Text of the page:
Getting Your Seasonal Flu Shot


Screen Shot 2015-05-23 at 7.41.16 PMBy Nina Radcliff, MD

Every year, the influenza virus causes millions of illnesses, hundreds of thousands of hospitalizations, and thousands or sometimes tens of thousands of deaths. While not 100 percent effective, the flu shot remains the first and best protection against the influenza virus. 

The Center for Disease Control (CDC) recommends that all people over the age of 6 months should get immunized.  The CDC has gone on record noting: This season’s vaccines have been updated to better match circulating viruses.” In fact, there is a new flu shot option called a Quadrivalent Flu Vaccine, which contains protection against four different flu strains to maximize protection.

As the flu season prepares to sweep across our nation, we must not take its impact lightly – while it may seem harmless, we must be prepared as the flu can threaten the health and well-being …young and old.

Dr. Nina’s What You Need To Know: About Flu Season 

What is the seasonal flu?

It is a contagious respiratory illness caused by influenza viruses. Similar to the common cold, people with the flu often have a runny nose, cough, and sore throat. But, unlike the common cold, the flu also attacks the entire body and can manifest as: a fever of 100oF or higher, headaches, body aches, chills, fatigue, and nausea, vomiting, and diarrhea (more common in children). The flu can lead to serious complications, hospitalization, and even death.

Who are at an increased risk for complications from the flu?

Although anyone is at risk for the flu and its complications, children aged 6 months to 5 years, pregnant women, adults older than 65 years of age, and those with chronic health conditions (heart disease, diabetes, lung diseases) have an increased risk.

What complications can result from the flu?

They include bronchitis, pneumonia, dehydration, and ear and sinus infections. In addition, those with chronic health conditions can experience worsening of their disease: a person with heart disease may experience angina (chest pain); diabetics may develop very high blood sugar levels; asthmatics may start wheezing; and a person with emphysema may become short of breath.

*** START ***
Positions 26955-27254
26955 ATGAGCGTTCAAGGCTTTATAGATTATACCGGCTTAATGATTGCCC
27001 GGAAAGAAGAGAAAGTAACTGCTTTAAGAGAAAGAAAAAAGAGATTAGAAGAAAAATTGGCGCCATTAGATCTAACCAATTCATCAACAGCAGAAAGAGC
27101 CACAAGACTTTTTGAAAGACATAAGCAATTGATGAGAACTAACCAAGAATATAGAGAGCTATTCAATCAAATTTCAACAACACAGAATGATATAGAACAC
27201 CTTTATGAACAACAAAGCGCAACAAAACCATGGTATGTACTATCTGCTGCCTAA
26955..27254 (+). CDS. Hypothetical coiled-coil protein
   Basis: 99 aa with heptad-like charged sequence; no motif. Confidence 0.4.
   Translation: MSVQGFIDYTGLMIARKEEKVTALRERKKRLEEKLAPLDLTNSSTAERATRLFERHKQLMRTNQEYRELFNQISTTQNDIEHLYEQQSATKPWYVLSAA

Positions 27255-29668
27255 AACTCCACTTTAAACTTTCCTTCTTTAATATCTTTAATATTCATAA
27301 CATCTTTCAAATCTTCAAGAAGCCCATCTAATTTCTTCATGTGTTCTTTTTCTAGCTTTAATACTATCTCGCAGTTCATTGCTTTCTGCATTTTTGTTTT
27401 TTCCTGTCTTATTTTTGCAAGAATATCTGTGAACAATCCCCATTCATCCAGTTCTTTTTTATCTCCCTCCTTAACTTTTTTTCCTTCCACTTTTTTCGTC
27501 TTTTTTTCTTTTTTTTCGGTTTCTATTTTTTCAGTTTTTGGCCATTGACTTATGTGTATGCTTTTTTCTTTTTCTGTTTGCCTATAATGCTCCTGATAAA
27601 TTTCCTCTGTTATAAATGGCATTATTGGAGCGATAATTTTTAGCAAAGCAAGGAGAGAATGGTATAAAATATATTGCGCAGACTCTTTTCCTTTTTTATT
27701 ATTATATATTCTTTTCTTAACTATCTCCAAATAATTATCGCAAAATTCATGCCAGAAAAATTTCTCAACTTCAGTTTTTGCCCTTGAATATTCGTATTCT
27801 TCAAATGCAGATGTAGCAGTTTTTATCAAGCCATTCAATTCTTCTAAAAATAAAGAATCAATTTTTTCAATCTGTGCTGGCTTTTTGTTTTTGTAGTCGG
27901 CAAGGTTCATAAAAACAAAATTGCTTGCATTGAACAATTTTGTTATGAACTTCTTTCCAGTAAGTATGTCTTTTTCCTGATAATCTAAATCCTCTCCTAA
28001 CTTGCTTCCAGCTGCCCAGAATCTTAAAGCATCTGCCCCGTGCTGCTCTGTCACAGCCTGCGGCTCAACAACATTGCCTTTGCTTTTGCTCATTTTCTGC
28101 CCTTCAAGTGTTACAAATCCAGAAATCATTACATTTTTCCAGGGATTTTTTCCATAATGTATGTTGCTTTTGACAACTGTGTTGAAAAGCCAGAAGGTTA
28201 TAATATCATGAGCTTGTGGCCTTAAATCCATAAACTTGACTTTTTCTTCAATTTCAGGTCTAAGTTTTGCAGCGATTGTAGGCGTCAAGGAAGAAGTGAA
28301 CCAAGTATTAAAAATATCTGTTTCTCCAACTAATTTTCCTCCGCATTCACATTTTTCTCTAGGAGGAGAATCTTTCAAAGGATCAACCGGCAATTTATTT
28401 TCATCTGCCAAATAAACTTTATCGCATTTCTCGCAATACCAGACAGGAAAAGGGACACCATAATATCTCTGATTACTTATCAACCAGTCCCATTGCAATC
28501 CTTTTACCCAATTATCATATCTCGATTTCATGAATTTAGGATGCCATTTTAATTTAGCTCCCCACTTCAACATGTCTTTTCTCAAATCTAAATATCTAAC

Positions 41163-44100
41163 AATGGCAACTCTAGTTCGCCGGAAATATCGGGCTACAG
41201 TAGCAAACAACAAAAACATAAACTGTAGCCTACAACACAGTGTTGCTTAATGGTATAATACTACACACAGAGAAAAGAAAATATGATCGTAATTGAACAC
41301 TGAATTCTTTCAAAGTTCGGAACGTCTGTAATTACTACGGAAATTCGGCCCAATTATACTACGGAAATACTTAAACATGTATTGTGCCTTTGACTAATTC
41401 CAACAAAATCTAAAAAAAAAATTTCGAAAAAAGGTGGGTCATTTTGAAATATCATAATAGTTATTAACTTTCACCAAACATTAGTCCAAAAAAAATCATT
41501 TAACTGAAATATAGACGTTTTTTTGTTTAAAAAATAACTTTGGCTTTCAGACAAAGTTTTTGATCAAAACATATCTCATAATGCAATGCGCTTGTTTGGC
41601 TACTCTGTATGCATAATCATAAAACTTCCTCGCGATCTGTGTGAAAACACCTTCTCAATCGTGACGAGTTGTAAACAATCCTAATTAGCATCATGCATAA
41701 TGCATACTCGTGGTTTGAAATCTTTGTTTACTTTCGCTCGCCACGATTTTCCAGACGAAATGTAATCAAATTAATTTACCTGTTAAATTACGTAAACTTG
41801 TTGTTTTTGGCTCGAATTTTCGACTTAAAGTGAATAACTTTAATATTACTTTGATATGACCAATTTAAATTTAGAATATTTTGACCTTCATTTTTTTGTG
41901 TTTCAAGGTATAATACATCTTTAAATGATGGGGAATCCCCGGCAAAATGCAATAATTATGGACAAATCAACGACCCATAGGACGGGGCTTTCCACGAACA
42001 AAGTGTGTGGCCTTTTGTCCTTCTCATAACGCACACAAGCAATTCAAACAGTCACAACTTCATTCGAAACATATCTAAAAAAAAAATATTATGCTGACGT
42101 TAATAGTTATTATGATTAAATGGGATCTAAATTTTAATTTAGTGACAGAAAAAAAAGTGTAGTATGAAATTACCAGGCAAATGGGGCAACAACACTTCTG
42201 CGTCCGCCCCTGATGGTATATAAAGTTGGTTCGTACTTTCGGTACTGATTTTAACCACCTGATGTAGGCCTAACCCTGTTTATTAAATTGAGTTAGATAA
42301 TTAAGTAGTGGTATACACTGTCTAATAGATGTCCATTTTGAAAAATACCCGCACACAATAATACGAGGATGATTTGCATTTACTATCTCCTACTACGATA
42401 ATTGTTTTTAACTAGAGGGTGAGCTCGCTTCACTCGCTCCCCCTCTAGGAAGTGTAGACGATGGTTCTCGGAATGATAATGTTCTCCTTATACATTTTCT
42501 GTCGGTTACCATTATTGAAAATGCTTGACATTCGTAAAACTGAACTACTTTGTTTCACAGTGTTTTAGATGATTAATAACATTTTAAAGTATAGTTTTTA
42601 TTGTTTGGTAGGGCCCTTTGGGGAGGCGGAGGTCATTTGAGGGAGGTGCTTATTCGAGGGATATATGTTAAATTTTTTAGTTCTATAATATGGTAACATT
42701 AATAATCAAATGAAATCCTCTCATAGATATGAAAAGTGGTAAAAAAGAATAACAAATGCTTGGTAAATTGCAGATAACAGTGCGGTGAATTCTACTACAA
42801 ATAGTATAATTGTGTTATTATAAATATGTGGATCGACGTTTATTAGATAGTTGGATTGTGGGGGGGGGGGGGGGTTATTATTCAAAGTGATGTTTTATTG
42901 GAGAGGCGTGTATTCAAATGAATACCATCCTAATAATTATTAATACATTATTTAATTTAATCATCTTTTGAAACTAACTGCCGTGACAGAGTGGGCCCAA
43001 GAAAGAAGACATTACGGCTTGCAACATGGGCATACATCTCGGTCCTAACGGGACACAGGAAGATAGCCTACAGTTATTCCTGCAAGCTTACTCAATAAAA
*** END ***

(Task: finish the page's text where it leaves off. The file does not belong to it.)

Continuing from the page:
When does flu season begin, peak, and end?

Although the timing varies, even in different parts of our country, most seasonal flu activity begins in October, peaks between December and February, and ends in May. 

What can I do to protect myself from the flu?

Get immunized! The CDC recommends a yearly flu vaccine for everyone six months of age and older as the first and most important step in protecting against this serious disease. It is especially important in those who are considered at an increased risk for complications. It usually takes up to two week for antibodies to develop, so make sure to get immunized early. And if you have a child between the ages of 6 months to 8 years, they may need two doses of flu vaccine (four weeks apart) to become fully immunized against the flu. Make sure to discuss this with your child’s healthcare provider. 

The influenza virus is most commonly spread via aerosolized droplets that can travel up to 6 feet. It is important to stay away from people who are coughing and sneezing.  The virus can also survive on surfaces or objects and infect a person if they touch their mouth or nose. During the flu season, wash your hands frequently, don’t touch your mouth, nose, or eyes, and wipe down surfaces and objects that may be infected.